NPPF - Green Belt

NPPF - Green Belt

Published:

Author: Anna Cartledge

Applies to: England

In a change from the wording set out in the draft version of the document, local authorities should alter green belt boundaries only where exceptional circumstances are 'fully evidenced and justified', the new NPPF says.

In order to establish that exceptional circumstances exist, local planning authorities should be able to demonstrate that it has examined fully "all other reasonable options for meeting its identified need for development" (paragraph 137). This would include looking at whether the strategy makes "as much use as possible" of brownfield land and underutilised land, as well as whether the density of any development coming forward within the area has been optimised in line with the requirements of Part 11 of the NPPF.

The new policy would also require proposals for green belt releases to have been "informed by discussions with neighbouring authorities" in terms of whether housing could be accommodated elsewhere. This would place a more formal requirement on authorities to demonstrate co-operation through the preparation of statements of common ground. It remains to be seen in terms of whether this is realistic or workable, given the inherent sensitivities of such discussions between neighbouring authorities (particularly those with great swathes of green belt within their area).

Plan making bodies should also set out ways in which the impact of removing land from the green belt can be offset through compensatory improvements to the environmental quality and accessibility of remaining green belt land. From a developer's perspective this could mean that additional cost is incurred in terms of providing any improvement works on land which will remain within the green belt, in order to facilitate the release of green belt required for development.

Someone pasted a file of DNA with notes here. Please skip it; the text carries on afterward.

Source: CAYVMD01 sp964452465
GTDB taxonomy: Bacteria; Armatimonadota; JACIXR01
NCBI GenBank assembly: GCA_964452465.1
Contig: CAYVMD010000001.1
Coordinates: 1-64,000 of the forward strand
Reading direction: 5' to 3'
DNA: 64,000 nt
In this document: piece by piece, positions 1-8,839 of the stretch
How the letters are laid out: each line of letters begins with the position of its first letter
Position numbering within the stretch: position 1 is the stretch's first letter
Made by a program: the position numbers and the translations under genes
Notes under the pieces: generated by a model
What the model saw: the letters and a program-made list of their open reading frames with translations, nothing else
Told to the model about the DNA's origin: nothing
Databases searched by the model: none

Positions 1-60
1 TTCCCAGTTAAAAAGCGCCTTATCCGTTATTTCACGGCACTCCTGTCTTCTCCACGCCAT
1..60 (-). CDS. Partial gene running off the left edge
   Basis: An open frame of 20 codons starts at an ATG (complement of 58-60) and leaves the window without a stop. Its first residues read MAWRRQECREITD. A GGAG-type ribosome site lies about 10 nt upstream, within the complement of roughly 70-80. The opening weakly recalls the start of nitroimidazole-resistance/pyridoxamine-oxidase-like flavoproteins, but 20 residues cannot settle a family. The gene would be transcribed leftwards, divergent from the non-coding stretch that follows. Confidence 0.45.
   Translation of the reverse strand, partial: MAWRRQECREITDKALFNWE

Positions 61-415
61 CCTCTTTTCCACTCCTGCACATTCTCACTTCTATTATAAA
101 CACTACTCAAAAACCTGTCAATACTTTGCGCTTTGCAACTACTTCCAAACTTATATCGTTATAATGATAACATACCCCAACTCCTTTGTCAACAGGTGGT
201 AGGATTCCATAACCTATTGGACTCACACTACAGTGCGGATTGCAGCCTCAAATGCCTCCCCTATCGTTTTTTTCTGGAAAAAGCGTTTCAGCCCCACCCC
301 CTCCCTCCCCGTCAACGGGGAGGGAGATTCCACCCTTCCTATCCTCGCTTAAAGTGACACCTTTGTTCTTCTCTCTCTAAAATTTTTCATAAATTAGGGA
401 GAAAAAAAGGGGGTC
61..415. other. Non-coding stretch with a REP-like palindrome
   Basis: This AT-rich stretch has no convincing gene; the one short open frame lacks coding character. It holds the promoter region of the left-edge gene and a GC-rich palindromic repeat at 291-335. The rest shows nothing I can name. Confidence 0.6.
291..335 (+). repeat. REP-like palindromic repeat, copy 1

The remainder of the provisions regarding protection of the green belt remain largely as set out in the consultation draft, confirming the government's ongoing commitment to robustly protecting land within the green belt.

Indeed, the omissions are as perhaps of as much interest in terms of the green belt provisions. The NPPF proposes no change to the five long-standing purposes of including land in green belt, signalling a reluctance to modernise thinking in this regard. Equally, there is no amendment to the rule that inappropriate development is by definition harmful to the green belt and should only be approved in very special circumstances. There is, however, confirmation that cemeteries, burial grounds and allotments should not be regarded as inappropriate development.

The new NPPF allows for residential development that contributes to local affordable housing on brownfield green belt sites, so long as it does not cause "substantial harm" to green belt openness.

Disclaimer

This document is for informational purposes only and does not constitute legal advice. It is recommended that specific professional advice is sought before acting on any of the information given.